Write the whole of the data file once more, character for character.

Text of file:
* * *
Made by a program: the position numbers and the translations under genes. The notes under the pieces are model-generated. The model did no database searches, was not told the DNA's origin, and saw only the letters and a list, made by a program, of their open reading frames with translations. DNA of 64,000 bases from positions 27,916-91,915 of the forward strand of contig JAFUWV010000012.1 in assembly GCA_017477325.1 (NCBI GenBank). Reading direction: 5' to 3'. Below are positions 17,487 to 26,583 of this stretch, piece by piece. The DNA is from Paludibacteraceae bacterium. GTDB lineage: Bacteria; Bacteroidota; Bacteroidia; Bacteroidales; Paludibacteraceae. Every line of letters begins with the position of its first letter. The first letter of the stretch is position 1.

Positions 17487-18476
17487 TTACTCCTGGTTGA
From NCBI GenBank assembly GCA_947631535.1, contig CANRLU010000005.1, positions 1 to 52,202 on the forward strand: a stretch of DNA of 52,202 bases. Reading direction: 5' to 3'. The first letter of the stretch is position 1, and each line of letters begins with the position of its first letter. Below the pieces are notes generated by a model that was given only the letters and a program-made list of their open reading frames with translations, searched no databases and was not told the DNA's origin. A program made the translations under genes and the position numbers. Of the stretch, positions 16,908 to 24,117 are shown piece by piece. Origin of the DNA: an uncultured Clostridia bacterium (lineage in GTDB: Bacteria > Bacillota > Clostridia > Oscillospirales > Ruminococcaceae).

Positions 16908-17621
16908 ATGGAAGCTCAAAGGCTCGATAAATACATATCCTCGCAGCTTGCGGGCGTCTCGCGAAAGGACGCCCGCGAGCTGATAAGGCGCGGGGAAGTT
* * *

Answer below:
Made by a program: the position numbers and the translations under genes. The notes under the pieces are model-generated. The model did no database searches, was not told the DNA's origin, and saw only the letters and a list, made by a program, of their open reading frames with translations. DNA of 64,000 bases from positions 27,916-91,915 of the forward strand of contig JAFUWV010000012.1 in assembly GCA_017477325.1 (NCBI GenBank). Reading direction: 5' to 3'. Below are positions 17,487 to 26,583 of this stretch, piece by piece. The DNA is from Paludibacteraceae bacterium. GTDB lineage: Bacteria; Bacteroidota; Bacteroidia; Bacteroidales; Paludibacteraceae. Every line of letters begins with the position of its first letter. The first letter of the stretch is position 1.

Positions 17487-18476
17487 TTACTCCTGGTTGA
From NCBI GenBank assembly GCA_947631535.1, contig CANRLU010000005.1, positions 1 to 52,202 on the forward strand: a stretch of DNA of 52,202 bases. Reading direction: 5' to 3'. The first letter of the stretch is position 1, and each line of letters begins with the position of its first letter. Below the pieces are notes generated by a model that was given only the letters and a program-made list of their open reading frames with translations, searched no databases and was not told the DNA's origin. A program made the translations under genes and the position numbers. Of the stretch, positions 16,908 to 24,117 are shown piece by piece. Origin of the DNA: an uncultured Clostridia bacterium (lineage in GTDB: Bacteria > Bacillota > Clostridia > Oscillospirales > Ruminococcaceae).

Positions 16908-17621
16908 ATGGAAGCTCAAAGGCTCGATAAATACATATCCTCGCAGCTTGCGGGCGTCTCGCGAAAGGACGCCCGCGAGCTGATAAGGCGCGGGGAAGTT